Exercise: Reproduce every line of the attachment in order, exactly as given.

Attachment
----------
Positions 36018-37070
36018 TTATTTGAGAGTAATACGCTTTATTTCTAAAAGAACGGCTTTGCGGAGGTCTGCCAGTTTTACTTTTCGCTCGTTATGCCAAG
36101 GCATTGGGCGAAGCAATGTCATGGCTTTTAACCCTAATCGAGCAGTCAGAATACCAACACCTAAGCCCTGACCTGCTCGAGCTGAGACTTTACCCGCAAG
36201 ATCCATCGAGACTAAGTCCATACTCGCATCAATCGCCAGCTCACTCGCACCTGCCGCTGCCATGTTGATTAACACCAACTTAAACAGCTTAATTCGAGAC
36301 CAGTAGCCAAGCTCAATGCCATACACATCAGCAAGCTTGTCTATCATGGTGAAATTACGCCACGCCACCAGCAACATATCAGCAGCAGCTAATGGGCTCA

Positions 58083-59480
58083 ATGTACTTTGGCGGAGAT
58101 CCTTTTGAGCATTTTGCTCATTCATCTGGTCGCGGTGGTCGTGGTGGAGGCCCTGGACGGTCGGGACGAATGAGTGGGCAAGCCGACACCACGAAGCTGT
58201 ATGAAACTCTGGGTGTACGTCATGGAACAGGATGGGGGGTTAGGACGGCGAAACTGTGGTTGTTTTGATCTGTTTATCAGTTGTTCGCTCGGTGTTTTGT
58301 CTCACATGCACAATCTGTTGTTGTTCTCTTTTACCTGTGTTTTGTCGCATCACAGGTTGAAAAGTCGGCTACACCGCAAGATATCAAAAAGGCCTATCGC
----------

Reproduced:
Positions 36018-37070
36018 TTATTTGAGAGTAATACGCTTTATTTCTAAAAGAACGGCTTTGCGGAGGTCTGCCAGTTTTACTTTTCGCTCGTTATGCCAAG
36101 GCATTGGGCGAAGCAATGTCATGGCTTTTAACCCTAATCGAGCAGTCAGAATACCAACACCTAAGCCCTGACCTGCTCGAGCTGAGACTTTACCCGCAAG
36201 ATCCATCGAGACTAAGTCCATACTCGCATCAATCGCCAGCTCACTCGCACCTGCCGCTGCCATGTTGATTAACACCAACTTAAACAGCTTAATTCGAGAC
36301 CAGTAGCCAAGCTCAATGCCATACACATCAGCAAGCTTGTCTATCATGGTGAAATTACGCCACGCCACCAGCAACATATCAGCAGCAGCTAATGGGCTCA

Positions 58083-59480
58083 ATGTACTTTGGCGGAGAT
58101 CCTTTTGAGCATTTTGCTCATTCATCTGGTCGCGGTGGTCGTGGTGGAGGCCCTGGACGGTCGGGACGAATGAGTGGGCAAGCCGACACCACGAAGCTGT
58201 ATGAAACTCTGGGTGTACGTCATGGAACAGGATGGGGGGTTAGGACGGCGAAACTGTGGTTGTTTTGATCTGTTTATCAGTTGTTCGCTCGGTGTTTTGT
58301 CTCACATGCACAATCTGTTGTTGTTCTCTTTTACCTGTGTTTTGTCGCATCACAGGTTGAAAAGTCGGCTACACCGCAAGATATCAAAAAGGCCTATCGC